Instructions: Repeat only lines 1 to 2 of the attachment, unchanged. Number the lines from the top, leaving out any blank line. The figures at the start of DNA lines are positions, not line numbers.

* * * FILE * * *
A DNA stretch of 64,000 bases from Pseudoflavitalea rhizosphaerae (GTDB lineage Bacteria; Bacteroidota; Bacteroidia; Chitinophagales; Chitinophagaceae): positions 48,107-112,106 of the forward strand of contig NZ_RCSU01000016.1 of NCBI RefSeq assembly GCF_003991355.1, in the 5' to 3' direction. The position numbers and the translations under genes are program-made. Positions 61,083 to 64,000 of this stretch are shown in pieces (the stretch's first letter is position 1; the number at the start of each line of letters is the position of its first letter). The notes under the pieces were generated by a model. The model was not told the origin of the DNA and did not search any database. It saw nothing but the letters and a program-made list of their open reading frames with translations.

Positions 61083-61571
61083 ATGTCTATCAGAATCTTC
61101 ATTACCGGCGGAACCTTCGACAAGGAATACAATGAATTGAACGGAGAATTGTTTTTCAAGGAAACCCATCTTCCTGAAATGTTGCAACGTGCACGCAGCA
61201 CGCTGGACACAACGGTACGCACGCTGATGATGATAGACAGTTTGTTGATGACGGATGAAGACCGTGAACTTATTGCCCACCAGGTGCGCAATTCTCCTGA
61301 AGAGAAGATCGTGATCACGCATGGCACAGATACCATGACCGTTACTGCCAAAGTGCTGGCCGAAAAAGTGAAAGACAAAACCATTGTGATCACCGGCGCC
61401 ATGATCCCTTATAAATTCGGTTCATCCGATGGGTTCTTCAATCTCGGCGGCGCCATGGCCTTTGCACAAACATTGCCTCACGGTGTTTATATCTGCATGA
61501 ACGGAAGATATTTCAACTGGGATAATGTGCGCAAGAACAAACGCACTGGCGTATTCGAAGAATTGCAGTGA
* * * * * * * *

A DNA stretch of 64,000 bases from Pseudoflavitalea rhizosphaerae (GTDB lineage Bacteria; Bacteroidota; Bacteroidia; Chitinophagales; Chitinophagaceae): positions 48,107-112,106 of the forward strand of contig NZ_RCSU01000016.1 of NCBI RefSeq assembly GCF_003991355.1, in the 5' to 3' direction. The position numbers and the translations under genes are program-made. Positions 61,083 to 64,000 of this stretch are shown in pieces (the stretch's first letter is position 1; the number at the start of each line of letters is the position of its first letter). The notes under the pieces were generated by a model. The model was not told the origin of the DNA and did not search any database. It saw nothing but the letters and a program-made list of their open reading frames with translations.

Positions 61083-61571